Re-imaging the financing schemes for sustainability in the built environment09.08.2023
The challenges and unfortunate existing global situations are undeniable. But the beauty is that we grew up and learnt lessons from our mistakes. In the recent past, energy accessibility, equity, reliability, security, and sustainability have been a personal problem for each individual. The post-pandemic economic shocks and recovery have bound every citizen to re-imagine the cost and source of energy they pay for, if it is accessible. Pandemic recovery might be the most transitioning and alarming period in the history of energy. The good news is that we are now more prepared than ever before for a just energy transition, an essential ingredient for global peace and security. Amidst a warming globe, finances must not be the reason to stay behind!
Innovative financing entails using unconventional approaches to generate extra funds for development aid via inventive schemes like micro-contributions, taxes, public-private partnerships, and market-driven financial transactions. At the start of 2010, the majority of these innovative financing models were geared towards supporting healthcare initiatives in developing nations. Now, it is high time we used these models for the energy transition.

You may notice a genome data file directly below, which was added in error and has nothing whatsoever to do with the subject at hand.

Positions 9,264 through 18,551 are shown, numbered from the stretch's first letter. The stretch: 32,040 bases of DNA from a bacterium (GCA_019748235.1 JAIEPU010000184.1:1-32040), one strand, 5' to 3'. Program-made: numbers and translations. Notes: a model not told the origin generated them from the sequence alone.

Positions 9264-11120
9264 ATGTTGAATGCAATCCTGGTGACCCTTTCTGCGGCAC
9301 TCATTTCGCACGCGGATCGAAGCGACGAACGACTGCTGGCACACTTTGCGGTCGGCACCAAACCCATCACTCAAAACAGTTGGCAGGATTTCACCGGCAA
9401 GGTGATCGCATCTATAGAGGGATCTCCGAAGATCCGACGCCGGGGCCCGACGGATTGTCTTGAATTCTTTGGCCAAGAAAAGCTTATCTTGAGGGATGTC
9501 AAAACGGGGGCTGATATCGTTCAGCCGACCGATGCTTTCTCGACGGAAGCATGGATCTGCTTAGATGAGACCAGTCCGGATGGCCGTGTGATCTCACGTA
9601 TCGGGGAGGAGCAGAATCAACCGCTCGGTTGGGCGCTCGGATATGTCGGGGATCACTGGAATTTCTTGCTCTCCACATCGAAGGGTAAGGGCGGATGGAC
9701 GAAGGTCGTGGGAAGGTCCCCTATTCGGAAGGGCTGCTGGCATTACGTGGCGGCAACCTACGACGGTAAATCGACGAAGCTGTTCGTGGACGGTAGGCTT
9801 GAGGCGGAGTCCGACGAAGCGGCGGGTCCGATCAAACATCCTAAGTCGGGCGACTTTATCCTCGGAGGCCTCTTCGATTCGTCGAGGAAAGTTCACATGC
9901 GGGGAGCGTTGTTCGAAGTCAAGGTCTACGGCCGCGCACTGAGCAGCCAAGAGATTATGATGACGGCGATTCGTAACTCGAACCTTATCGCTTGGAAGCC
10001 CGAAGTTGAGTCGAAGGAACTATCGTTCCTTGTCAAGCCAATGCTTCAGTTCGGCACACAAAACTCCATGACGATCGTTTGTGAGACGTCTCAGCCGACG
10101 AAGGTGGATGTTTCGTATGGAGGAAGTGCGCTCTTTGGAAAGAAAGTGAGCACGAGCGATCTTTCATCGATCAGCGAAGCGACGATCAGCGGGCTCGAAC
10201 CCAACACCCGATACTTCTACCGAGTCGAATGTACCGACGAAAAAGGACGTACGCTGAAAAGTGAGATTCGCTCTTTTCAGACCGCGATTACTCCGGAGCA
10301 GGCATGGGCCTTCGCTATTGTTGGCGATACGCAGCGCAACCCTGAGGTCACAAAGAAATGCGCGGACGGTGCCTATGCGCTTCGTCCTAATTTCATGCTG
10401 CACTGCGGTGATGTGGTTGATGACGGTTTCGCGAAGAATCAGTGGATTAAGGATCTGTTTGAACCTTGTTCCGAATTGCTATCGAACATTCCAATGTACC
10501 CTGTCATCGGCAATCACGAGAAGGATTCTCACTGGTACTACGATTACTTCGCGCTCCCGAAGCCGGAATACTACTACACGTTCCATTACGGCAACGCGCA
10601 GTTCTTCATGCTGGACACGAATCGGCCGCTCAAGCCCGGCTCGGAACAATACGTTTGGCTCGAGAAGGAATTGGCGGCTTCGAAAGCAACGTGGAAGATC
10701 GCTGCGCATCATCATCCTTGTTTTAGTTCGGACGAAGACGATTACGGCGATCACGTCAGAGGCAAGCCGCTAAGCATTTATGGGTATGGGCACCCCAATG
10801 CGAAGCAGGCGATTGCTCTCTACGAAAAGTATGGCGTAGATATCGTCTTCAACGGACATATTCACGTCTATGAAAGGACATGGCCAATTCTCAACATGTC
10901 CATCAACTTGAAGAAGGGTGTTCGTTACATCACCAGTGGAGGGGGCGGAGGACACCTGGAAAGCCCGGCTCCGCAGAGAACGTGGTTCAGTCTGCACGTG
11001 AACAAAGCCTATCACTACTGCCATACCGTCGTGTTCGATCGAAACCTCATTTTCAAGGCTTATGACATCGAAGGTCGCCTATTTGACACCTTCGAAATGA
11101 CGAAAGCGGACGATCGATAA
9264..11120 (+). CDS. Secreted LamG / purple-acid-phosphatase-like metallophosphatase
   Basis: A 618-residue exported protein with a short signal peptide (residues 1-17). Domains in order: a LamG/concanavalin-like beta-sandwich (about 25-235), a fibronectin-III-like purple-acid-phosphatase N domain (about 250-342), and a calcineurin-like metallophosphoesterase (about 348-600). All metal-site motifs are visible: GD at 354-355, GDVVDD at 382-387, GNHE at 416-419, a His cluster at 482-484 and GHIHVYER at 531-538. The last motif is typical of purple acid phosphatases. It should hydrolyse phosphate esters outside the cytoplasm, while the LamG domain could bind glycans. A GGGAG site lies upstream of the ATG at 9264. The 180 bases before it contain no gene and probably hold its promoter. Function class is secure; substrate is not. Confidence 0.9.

In an attempt to humanise energy, I am trying to develop a nexus between operational energy demand practices, internal environmental conditions in buildings, people occupying buildings, materials, and technology used in the retrofit of buildings. My research aims to extend Energy Performance Contracting (an example of innovative financing mechanisms) to include performance metrics for Internal Environment Conditions (IEC). Considering performance criteria for energy consumption, GHG emissions associated with energy consumption, indoor temperature (and/or thermal conditions), indoor carbon dioxide, humidity, and other measurable parameters for a healthy and comfortable indoor setting. Not only does it help reduce carbon emissions and combat climate change, but it also helps homeowners save money on their energy bills and improve the comfort of their homes.
As a World Energy Council’s Future Energy Leader, I am honoured to be part of the ongoing energy transition and efforts to humanise energy. As very well said by Dr Angela Wilkinson: “Energy is essentially a story about humanity; it’s more than a sector; it’s the ultimate connector of our fears and our hopes of people and geographies across the world.”
I invite you to join me on the #RoadtoCongress to the 26th World Energy Congress, on 22-25 April 2024 in Rotterdam, to make a yummy energetic lemonade from all the lemons (challenges) of the past couple of decades that humanity continues to face and progress on.
Future Energy Leader, World Energy Council
Doctoral Researcher, MaREI- the Science Foundation Ireland Research Centre for Energy, Climate and Marine research and innovation